Republican and Democratic lawmakers alike have called on the U.S. Postal Service to undo service changes that have led to delivery delays across the country ahead of a November election that is expected to see a surge of mail-in voting due to the coronavirus. In addition to a letter from Pelosi and Schumer, separate letters Thursday from two Montana Republicans in Congress asked Louis DeJoy, the Trump-appointed postmaster general, to reverse the new policies adopted in July. The changes, which eliminated overtime pay and required mail to be held for the next day if a distribution center is running behind, were said to be done to reduce costs for the financially troubled Postal Service. (Associated Press)

Ohio Gov. Mike DeWine said he tested negative for Covid-19 later Thursday, after earlier in the day testing positive in advance of greeting Trump in Cleveland. The Republican governor as a result did not meet the president, who was in Ohio to tout American manufacturing at a Whirlpool plant. According to the governor's office, the second, negative test for Covid-19 was more sensitive than the rapid test DeWine took earlier in the day. The 73-year-old former U.S. Senator said he has not experienced coronavirus symptoms. He added he will take another test Saturday to confirm the negative result. (CNBC) 

General Motors (GM) unveiled its all-electric Cadillac Lyriq crossover, the first to have the Detroit automaker's next-generation batteries and EV architecture. Executives believe it can compete with anything on the market today, including vehicles from Tesla (TSLA), which dominates the U.S. electric vehicle landscape. By 2030, GM aims for most, if not all, of Cadillac cars and SUVs sold around the world to be all-electric.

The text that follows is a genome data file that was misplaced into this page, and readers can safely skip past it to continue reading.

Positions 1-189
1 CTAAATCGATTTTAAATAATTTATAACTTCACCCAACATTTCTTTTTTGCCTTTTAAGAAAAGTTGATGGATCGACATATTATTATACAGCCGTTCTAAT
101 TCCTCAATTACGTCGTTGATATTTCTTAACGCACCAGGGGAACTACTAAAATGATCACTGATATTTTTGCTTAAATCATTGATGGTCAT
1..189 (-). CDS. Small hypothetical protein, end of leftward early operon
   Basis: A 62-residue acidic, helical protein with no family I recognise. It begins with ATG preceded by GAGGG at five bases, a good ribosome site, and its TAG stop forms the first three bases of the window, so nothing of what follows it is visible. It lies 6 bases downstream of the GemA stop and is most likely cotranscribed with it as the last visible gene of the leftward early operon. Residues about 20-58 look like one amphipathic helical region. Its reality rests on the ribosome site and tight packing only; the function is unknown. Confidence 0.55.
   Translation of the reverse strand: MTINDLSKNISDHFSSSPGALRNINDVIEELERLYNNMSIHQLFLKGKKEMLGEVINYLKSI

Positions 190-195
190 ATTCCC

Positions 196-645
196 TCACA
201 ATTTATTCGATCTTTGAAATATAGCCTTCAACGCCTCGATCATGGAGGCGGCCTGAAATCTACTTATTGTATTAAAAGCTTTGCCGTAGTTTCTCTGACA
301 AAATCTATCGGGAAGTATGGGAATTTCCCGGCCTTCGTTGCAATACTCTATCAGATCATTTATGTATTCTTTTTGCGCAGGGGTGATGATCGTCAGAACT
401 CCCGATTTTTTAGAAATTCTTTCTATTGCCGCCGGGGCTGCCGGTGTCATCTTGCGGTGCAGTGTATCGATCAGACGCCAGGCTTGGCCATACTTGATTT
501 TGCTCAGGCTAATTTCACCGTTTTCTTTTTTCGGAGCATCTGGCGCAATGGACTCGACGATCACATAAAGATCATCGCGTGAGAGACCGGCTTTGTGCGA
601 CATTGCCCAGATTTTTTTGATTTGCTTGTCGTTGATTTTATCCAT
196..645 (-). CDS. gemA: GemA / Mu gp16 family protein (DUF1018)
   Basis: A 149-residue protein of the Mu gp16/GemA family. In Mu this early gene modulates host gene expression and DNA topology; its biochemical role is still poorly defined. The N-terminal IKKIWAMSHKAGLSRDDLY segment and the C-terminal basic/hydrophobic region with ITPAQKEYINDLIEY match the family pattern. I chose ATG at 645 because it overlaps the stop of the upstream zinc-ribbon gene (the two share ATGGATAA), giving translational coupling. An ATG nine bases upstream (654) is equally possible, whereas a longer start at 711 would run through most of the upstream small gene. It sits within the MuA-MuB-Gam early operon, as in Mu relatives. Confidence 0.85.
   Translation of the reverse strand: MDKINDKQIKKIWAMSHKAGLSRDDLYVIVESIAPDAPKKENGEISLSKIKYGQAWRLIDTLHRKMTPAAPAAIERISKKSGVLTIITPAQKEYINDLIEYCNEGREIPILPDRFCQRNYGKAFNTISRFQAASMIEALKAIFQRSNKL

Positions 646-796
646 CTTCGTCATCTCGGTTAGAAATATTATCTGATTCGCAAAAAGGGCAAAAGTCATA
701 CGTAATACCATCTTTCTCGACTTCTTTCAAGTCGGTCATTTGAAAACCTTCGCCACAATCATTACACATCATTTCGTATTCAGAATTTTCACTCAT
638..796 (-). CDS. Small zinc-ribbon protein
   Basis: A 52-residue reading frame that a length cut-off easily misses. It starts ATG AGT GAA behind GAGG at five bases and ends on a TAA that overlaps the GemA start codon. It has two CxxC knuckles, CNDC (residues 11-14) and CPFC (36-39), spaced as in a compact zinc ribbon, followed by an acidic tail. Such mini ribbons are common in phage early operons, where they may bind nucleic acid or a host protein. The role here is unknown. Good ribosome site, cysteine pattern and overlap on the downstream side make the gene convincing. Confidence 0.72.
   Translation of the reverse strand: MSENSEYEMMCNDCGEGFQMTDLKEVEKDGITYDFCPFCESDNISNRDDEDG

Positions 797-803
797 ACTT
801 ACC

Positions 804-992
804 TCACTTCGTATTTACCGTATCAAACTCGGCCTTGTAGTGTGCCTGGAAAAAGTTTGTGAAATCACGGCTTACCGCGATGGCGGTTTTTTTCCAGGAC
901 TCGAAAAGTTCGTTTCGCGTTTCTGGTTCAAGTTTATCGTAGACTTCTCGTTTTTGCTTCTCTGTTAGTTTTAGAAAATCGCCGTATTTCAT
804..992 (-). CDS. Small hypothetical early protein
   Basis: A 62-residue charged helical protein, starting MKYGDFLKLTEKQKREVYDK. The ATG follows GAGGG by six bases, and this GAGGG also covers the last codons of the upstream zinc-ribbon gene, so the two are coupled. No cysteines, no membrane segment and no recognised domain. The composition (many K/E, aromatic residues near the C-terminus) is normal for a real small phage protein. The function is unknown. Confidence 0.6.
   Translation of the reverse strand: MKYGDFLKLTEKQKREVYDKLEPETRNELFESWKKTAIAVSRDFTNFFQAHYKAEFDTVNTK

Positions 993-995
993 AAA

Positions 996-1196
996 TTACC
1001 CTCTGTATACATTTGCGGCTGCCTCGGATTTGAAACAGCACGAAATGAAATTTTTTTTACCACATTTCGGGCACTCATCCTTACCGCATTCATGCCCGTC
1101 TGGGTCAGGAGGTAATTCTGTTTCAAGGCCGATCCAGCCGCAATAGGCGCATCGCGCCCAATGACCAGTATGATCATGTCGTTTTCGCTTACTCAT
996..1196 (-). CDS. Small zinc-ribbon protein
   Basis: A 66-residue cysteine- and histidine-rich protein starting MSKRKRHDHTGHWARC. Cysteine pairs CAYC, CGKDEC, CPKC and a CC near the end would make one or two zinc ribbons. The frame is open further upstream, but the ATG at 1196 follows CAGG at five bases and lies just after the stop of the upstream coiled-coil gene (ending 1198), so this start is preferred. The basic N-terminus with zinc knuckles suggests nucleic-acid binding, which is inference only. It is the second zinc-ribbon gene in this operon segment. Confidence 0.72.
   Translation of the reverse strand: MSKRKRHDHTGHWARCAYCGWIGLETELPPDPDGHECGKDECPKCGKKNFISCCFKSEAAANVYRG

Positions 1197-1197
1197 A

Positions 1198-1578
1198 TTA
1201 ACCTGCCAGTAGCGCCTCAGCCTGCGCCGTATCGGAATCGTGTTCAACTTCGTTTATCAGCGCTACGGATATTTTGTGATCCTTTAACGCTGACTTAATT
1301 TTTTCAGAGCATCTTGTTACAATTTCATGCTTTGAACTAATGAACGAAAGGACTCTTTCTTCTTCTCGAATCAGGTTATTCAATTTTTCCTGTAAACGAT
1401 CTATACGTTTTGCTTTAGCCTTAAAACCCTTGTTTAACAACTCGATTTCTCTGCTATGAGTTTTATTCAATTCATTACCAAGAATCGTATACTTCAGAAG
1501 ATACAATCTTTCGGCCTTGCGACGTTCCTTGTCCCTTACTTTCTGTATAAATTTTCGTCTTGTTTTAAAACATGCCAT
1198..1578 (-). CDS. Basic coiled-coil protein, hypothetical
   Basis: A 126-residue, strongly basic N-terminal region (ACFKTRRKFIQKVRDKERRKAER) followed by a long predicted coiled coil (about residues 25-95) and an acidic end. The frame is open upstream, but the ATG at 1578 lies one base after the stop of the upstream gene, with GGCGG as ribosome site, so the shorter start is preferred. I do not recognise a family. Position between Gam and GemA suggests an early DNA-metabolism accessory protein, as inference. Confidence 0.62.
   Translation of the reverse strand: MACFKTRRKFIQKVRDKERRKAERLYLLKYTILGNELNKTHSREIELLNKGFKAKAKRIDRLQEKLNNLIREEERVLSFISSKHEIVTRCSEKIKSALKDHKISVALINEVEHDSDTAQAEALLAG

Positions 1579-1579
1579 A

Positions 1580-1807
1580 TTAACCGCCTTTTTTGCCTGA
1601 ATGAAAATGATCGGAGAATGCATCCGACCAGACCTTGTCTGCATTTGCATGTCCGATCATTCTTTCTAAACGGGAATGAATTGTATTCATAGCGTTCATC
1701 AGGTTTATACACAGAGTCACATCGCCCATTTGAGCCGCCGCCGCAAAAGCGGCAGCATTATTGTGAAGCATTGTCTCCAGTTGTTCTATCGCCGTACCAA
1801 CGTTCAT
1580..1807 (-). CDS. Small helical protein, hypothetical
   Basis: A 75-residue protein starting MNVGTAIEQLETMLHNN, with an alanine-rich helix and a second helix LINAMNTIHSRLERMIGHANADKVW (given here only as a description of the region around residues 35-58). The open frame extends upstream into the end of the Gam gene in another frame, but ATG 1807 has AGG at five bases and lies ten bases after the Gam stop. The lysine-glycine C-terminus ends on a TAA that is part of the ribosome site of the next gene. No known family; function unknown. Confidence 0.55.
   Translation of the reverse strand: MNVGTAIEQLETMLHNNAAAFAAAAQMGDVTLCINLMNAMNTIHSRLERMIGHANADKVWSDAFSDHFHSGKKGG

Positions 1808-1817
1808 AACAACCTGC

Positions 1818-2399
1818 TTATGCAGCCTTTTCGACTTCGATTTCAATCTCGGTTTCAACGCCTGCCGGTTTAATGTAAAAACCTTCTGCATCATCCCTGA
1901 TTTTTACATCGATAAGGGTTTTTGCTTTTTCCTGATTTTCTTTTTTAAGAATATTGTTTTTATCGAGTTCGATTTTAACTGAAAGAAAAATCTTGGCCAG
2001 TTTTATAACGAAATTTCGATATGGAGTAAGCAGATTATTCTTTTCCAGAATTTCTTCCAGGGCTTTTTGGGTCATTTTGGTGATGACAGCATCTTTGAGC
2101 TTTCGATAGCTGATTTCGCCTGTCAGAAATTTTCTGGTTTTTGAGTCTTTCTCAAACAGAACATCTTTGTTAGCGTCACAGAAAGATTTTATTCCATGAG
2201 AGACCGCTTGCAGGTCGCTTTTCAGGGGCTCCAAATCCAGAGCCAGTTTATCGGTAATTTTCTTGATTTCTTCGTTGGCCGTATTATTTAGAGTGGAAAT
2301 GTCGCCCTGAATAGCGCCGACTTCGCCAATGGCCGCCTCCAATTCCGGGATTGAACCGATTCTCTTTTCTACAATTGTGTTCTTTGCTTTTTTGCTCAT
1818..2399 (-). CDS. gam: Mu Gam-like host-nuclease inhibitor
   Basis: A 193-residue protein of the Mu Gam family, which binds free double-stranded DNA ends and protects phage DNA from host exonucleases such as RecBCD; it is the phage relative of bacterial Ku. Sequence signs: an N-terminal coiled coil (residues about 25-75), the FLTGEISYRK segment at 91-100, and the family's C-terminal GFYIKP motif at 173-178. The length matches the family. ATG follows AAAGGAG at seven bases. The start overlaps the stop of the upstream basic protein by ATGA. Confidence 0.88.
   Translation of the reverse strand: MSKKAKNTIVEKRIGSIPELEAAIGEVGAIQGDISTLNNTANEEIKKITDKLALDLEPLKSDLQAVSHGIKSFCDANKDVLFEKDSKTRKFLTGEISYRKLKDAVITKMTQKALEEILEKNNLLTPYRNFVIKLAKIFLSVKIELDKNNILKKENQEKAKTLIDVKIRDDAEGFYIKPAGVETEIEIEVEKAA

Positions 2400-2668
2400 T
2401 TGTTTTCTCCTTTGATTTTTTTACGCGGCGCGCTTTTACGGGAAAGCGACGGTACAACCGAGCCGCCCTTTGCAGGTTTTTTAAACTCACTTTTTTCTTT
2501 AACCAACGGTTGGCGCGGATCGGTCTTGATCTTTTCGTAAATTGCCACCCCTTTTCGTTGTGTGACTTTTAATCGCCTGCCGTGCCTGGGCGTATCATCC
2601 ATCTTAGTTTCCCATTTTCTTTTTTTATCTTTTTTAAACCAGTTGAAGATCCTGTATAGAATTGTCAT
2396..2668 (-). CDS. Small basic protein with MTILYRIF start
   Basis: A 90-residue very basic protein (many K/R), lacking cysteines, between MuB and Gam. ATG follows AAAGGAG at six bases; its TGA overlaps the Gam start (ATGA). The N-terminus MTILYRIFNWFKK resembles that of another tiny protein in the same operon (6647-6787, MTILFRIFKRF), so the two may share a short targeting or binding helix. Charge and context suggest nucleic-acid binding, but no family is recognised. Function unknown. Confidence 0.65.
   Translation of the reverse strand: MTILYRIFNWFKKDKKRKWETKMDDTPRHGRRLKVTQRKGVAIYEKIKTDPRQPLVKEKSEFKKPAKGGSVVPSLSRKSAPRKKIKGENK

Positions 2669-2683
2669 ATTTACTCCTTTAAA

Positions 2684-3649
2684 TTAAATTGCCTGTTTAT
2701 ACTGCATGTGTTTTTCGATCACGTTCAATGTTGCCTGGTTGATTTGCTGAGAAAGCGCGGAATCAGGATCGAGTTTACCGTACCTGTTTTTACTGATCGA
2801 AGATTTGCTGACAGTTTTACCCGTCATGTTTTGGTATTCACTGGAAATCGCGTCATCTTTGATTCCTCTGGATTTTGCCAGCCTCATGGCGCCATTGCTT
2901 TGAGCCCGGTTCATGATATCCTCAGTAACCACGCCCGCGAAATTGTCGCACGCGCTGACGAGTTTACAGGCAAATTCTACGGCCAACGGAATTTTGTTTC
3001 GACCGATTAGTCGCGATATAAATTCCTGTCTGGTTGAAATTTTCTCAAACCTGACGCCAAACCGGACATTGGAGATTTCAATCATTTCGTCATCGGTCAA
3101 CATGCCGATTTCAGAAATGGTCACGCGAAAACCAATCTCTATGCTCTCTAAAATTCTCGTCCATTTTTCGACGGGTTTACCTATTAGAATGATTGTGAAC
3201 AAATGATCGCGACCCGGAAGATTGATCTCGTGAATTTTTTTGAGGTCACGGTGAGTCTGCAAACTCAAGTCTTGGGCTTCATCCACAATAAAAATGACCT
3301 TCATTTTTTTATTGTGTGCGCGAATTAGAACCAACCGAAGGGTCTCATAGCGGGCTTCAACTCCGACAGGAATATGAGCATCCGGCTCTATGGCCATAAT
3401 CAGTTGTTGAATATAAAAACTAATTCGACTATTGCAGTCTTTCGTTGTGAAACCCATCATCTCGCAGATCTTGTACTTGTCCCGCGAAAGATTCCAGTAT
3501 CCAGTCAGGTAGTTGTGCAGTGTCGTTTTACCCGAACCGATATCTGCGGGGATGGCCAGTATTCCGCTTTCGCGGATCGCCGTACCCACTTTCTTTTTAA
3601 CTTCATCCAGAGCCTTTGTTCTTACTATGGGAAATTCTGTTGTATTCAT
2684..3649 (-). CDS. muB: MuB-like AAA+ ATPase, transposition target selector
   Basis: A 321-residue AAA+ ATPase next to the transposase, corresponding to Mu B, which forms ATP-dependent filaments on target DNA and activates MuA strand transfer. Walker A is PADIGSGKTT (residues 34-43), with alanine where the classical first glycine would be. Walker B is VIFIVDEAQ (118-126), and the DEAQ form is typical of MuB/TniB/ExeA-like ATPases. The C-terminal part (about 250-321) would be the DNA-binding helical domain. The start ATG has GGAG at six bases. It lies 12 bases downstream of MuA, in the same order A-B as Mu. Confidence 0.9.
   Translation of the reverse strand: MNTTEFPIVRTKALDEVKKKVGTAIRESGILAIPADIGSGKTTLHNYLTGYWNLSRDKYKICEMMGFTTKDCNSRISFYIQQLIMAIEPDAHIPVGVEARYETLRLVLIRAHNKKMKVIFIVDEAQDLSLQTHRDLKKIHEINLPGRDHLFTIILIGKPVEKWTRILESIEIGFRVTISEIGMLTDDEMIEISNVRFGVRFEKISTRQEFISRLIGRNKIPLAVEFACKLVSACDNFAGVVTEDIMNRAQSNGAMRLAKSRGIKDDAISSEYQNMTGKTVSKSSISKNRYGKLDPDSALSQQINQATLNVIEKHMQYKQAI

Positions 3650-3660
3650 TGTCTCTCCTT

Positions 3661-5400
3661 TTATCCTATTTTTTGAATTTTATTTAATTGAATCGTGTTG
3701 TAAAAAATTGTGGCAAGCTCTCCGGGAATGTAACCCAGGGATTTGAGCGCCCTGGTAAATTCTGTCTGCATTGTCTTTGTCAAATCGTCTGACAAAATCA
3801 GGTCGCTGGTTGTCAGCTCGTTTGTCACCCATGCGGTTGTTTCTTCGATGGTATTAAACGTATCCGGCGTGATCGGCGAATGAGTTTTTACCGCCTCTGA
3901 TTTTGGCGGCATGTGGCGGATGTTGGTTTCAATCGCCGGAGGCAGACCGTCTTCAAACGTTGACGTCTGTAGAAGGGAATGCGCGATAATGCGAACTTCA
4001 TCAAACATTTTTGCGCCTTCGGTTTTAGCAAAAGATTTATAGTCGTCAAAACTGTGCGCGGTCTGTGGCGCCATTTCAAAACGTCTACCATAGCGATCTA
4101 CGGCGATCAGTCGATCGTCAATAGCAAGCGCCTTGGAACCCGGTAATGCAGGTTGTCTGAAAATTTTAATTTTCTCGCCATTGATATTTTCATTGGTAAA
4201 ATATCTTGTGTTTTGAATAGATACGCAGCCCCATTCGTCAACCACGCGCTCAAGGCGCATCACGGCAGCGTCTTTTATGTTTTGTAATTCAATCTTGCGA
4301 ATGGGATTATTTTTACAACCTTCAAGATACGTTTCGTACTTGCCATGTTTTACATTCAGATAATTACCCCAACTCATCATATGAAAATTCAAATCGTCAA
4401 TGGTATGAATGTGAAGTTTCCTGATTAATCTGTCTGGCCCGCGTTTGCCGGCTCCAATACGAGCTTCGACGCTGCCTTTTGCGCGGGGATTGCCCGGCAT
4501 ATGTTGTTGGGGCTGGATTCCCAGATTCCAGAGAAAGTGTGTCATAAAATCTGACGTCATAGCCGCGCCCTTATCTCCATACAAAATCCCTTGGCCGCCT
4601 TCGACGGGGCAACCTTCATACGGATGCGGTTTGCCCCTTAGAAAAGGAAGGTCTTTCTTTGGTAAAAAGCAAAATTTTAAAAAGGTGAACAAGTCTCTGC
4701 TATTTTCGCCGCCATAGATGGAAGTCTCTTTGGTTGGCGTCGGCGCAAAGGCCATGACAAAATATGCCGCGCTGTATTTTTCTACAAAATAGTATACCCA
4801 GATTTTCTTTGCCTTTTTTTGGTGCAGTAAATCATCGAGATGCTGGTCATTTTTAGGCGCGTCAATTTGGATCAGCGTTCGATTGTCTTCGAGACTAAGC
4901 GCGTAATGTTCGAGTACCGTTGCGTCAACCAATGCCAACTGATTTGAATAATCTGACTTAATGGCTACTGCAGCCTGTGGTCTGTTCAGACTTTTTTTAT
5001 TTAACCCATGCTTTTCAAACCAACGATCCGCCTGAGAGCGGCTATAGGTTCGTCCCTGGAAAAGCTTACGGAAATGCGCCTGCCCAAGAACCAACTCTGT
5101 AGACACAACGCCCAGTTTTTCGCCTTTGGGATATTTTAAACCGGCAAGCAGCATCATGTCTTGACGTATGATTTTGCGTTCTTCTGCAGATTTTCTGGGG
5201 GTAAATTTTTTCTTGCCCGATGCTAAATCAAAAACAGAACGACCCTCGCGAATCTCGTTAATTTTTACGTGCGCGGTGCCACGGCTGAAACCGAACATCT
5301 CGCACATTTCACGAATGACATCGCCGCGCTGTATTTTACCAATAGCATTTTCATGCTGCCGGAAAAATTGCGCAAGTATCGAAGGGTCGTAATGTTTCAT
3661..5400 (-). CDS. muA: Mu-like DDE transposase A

Activist shareholder ValueAct sells out of Rolls-Royce: source (Reuters) 

Facebook (FB) employees can continue to work from home until July of next year due to the Covid-19 pandemic. Facebook is the latest tech firm to make this move, following in the footsteps of Google, which told employees last month employees can work remotely through June 2021. Facebook also intends to provide workers with an additional $1,000 bonus for their home office needs. CEO Mark Zuckerberg previously said he could see 50% of the social media giant's workforce working remotely in the next five to 10 years. (CNBC) 

Facebook removes troll farm posing as African-American support for Donald Trump (NBC News)
Tired of Zoom calls? Company offers at-home hologram machines (Reuters) 


Booking Holdings (BKNG) lost $10.81 per share for its latest quarter, smaller than the loss of $11.50 predicted by Wall Street analysts. The parent of Priceline,, Kayak and other travel services also saw revenue beat estimates, even as the pandemic caused a 91% drop in travel bookings from a year earlier.

TripAdvisor (TRIP) reported a quarterly loss of 76 cents per share, wider than the 63 cent loss representing the consensus analyst estimate. The travel review site operator did see revenue beat forecasts, however, and the company said travel demand trends have been improving since the April low.

T-Mobile US (TMUS) beat estimates by 2 cents with quarterly earnings of 9 cents per share, while the mobile operator's revenue beat estimates as well. T-Mobile also said it had overtaken AT&T (T) as the No. 2 mobile carrier in the U.S. behind Verizon (VZ) after adding a greater number of subscribers than expected during the quarter.

Intercontinental Exchange (ICE) is buying mortgage technology platform provider Ellie Mae for $11 billion, including assumed debt. The New York Stock Exchange owner has made several mortgage-servicing acquisitions over the last few years in an effort to grow its business in that sector.

Zillow Group (ZG) reported a surprise profit and better-than-expected revenue, with the digital real estate company benefiting from a rebound in the residential property market.

Dropbox (DBX) beat estimates by 5 cents with adjusted quarterly earnings of 22 cents per share, as the file sharing service's revenue also beat forecasts. The company did benefit from the surge in demand from employees working at home, but average revenue per user fell from a year earlier. Separately, the company announced the resignation of Chief Financial Officer Ajay Vashee.


More than 60 NFL players have opted out of the upcoming season due to coronavirus concerns. If approved, players who opted out and have a higher risk for severe illness from Covid-19 will receive a $350,000 stipend and their contract will be paused. Other players who opted out but are not considered high risk will get a $150,000 "salary advance" that will have to be paid back. (CNBC)